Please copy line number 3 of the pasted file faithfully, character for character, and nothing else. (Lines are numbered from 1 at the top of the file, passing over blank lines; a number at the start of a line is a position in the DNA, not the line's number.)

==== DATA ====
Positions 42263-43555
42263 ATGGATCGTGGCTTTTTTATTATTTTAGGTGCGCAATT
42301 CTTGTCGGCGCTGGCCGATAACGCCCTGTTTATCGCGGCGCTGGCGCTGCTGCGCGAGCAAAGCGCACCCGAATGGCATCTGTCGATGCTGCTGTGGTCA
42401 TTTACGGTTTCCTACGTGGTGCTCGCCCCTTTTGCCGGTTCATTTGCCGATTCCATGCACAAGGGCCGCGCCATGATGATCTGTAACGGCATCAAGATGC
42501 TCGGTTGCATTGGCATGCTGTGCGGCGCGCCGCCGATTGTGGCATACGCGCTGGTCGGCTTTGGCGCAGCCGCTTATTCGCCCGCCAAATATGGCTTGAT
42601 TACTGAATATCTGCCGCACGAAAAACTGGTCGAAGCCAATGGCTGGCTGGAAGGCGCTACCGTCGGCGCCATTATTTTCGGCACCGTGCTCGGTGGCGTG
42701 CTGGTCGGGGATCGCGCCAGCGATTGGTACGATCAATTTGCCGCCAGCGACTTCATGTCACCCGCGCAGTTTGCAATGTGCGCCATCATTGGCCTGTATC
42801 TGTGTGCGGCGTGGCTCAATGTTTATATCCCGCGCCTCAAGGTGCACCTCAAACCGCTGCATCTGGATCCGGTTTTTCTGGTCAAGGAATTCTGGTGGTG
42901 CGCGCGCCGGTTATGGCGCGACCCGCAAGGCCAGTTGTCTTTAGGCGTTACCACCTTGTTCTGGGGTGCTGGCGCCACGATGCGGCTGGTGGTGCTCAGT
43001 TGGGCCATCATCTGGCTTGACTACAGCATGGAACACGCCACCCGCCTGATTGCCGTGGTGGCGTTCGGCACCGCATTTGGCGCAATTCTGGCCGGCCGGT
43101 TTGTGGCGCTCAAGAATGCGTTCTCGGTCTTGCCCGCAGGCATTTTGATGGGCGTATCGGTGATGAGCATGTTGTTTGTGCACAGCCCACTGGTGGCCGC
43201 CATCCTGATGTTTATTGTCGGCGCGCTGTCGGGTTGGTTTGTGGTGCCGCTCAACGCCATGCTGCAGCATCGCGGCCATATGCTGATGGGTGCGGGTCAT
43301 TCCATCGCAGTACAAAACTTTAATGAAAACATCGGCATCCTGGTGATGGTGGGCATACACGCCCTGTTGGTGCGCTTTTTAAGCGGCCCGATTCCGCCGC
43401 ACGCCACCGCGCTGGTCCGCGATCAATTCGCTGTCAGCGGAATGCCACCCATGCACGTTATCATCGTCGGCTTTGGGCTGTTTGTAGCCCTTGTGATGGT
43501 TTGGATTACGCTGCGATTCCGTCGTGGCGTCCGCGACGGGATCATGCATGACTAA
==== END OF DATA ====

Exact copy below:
42301 CTTGTCGGCGCTGGCCGATAACGCCCTGTTTATCGCGGCGCTGGCGCTGCTGCGCGAGCAAAGCGCACCCGAATGGCATCTGTCGATGCTGCTGTGGTCA